Disclaimer: I’m not an expert; I just play one online. 😉
Earlier this year, I calculated a rough estimate of how much time I had spent using my breast pump earlier this year. By my guess as of March, I’d logged a whopping 86,000 minutes – that’s 59 days – give or take.
I only quit pumping regularly two weeks ago, and while I had whittled down my time to approximately 60 minutes a day, I still added a hefty amount to my total time with my pumps.
Yes, pumps. As of March, I had only used one – a Medela Symphony I rented from the hospital at which I gave birth. Less than a month after writing my pumping-time entry, I decided to take a plunge and switch pumps. I gave up the Symphony and fell in love with a Hygeia EnDeare (rented directly from Hygeia).
So, what’s the skinny?
If your baby is in the NICU, if you have more than one baby to pump for, if you don’t want to breastfeed but you want to bottle feed your breast milk – whatever the reason, if you intend to produce milk but don’t have the ideal breastfeeding start, you should start your breast pumping start with a hospital grade pump. They’re strong, they have bells and whistles, and they will better help you establish that all-important initial supply in the early months when you essentially train your body to supply what you demand.
Medela is the big name. Ameda seems to be where Medela is not. Hygeia is … where?
Hygeia is a hidden gem, one that follows the WHO international code of marketing breast-milk substitues, meaning word of mouth is how Hygeia intends their customers to find them.
If you take one thing away from this entry, let this be it: I wish I had chosen the Hygeia pump sooner.
Don’t get me wrong. I loved my Symphony while I had it. I had no issues and produced 2 liters a day at my highest volume. Obviously there was nothing wrong with the pump! After passing the one year mark, though, I noticed a marked difference in my production. It was becoming more and more difficult to produce what I had gotten in the past, and no amount of increased water, food or supplements seemed to help.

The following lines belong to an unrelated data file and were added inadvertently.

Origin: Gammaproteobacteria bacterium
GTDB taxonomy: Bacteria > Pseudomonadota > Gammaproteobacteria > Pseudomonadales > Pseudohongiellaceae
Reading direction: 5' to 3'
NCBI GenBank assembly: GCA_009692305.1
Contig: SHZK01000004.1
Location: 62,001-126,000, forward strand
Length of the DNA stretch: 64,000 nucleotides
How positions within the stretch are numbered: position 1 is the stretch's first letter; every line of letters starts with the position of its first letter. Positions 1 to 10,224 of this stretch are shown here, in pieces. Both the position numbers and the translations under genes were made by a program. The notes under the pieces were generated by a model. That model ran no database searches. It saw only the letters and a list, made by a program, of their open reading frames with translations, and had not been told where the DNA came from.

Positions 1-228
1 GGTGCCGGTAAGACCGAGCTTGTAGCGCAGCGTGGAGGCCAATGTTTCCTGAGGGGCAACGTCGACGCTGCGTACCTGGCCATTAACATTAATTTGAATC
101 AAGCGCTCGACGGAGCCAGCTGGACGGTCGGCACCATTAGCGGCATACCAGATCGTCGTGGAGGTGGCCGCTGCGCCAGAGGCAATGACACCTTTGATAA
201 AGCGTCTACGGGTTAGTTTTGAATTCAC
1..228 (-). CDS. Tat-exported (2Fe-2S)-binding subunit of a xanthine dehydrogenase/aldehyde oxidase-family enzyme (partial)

I honestly don’t know if the supply drop I experienced shortly before I quit the Symphony was something totally unrelated to the pump or if it’s at all possible for one’s body to just get bored with a machine and fail to perform as well, but I do know that the switch from the Medela to the Hygeia was like night and day.
Without getting into the science of how breast milk is expressed for those unexperienced with using a breast pump, I left the Medela getting only getting two let down periods in each session, and I really had to work for that second release. At my best before my supply dropped, I got three (with the third being hard work).
The Hygeia regularly allowed four let downs per session. My volume nearly doubled once I switched.
Both are hospital grade pumps, and at the point I switched, I really shouldn’t have seen much change – for the better or worse – in supply. I did, though, and I really think it had more to do with the different controls on the Hygeia.